Are there any minimum sentences for these offences?
The law on mandatory sentences for offences involving bladed articles or offensive weapons states:
- Where an offender is convicted of a second (or further) bladed article/ offensive weapon offence the court must impose a mandatory minimum sentence of 6 months’ imprisonment for an adult or 4 months’ Detention and Training Order for a youth (under 18), unless satisfied that there are circumstances relating to the offence or the offender that make it unjust to do so in all of the circumstances.
- Where an offender is convicted of threatening with a bladed article/ offensive weapon the court must impose a mandatory minimum sentence of 6 months’ imprisonment for an adult or 4 months’ Detention and Training Order for a youth (under 18), unless satisfied that there are circumstances relating to the offence or the offender that make it unjust to do so in all of the circumstances.
As the guideline gives the highest sentences to those offenders who threaten with knives or highly dangerous weapons, these offenders will always receive sentences greater than six months. The combination of the legislation and the guideline may therefore mean that there is an increase in sentences received by some offenders convicted of these offences.
Where the seriousness of the combined offences is such that it falls far below the custody threshold, or where there has been a significant period of time between the offences, the court may consider it unjust to impose the statutory minimum sentence.
The court should consider the following factors to determine whether it would be unjust to impose the statutory minimum sentence:
- Strong personal mitigation
- Whether there is a strong prospect of rehabilitation
- Whether custody will result in significant impact on others
What about ‘highly dangerous weapons’?
Additional guidance has been included as to what constitutes a highly dangerous weapon.
This has been set out as follows:
“An offensive weapon is defined in legislation as ‘any article made or adapted for use for causing injury or is intended by the person having it with him for such use”.
A highly dangerous weapon is, therefore, a weapon, including a corrosive substance (such as acid), whose dangerous nature must be substantially above and beyond this. The court must determine whether the weapon is highly dangerous on the facts and circumstances of the case.
How we can assist
Sentencing is a complex process and all of our advocates understand how to navigate sentencing guidelines and ensure that they are not applied in a mechanistic manner, instead ensuring the court focusses on all relevant considerations.
For help with any criminal law related matter please contact John Howey, on 020 7388 1658 or firstname.lastname@example.orgRead More
A new domestic abuse sentencing guideline has been published today (22 February), giving courts up to date guidance that emphasises the seriousness of this offending.
What is domestic abuse?
There is no specific crime of domestic abuse – it can be a feature of many offences, such as assault, sexual offences or harassment. The guideline aims to ensure that the seriousness of these offences is properly taken into account when such offences are being sentenced and that sufficient thought is also given to the need to address the offender’s behaviour and prevent reoffending.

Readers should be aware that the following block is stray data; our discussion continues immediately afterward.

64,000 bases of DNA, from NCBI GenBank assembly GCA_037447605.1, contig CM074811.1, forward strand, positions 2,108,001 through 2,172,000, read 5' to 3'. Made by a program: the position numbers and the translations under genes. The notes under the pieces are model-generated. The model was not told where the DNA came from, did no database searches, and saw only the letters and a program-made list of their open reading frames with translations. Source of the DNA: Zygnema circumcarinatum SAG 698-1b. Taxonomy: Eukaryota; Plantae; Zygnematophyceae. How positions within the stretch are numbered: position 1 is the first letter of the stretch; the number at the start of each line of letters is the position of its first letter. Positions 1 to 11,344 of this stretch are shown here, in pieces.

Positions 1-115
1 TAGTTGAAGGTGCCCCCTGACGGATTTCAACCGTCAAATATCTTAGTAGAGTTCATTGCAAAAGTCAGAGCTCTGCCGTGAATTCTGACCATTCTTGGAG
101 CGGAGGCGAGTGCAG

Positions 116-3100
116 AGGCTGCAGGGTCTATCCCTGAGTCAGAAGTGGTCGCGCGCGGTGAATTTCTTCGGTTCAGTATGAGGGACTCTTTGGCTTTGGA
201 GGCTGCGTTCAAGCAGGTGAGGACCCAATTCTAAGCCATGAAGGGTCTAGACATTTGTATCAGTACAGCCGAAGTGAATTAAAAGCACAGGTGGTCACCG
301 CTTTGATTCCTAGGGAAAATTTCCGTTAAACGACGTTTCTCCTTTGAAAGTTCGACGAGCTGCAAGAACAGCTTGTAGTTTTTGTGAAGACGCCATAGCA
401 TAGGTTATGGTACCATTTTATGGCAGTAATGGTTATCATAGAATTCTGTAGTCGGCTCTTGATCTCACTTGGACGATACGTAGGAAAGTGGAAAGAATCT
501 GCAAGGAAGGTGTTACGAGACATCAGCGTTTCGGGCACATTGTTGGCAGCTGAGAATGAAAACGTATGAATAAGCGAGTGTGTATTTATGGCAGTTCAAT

Are there existing guidelines?
The new guideline replaces a domestic violence guideline which was published in 2006. A great deal has changed since then in terms of societal attitudes, expert thinking and terminology. Guidance for courts was therefore in need of revision to bring it up to date. ‘Domestic abuse’ is now the term used, rather than ‘domestic violence’, to reflect that offences can involve psychological, sexual, financial or emotional abuse as well as physical violence.
When is the new guideline in force?
The guideline will apply to all offenders aged 16 and older sentenced on or after 24 May 2018.
How does this guideline change things?
The guideline identifies the principles relevant to the sentencing of cases involving domestic abuse, outlines how the seriousness of offences should be assessed and highlights other factors that should be taken into account.
It brings a distinct change in emphasis in relation to seriousness.
The previous guideline stated that offences committed in a domestic context should be seen as no less serious than those in a non-domestic context, whereas the new guideline emphasises that the fact an offence took place in a domestic context makes it more serious.
This is because domestic abuse is rarely a one-off incident, it is likely to become increasingly frequent and more serious the longer it continues and may result in death. It can also lead to lasting trauma for victims and their children.
For the first time, the guideline also includes a reference to abuse which is perpetrated through use of technology, such as email/text, social networking sites or tracking devices fitted to a victim’s car, since these are increasingly common methods by which domestic abuse can occur.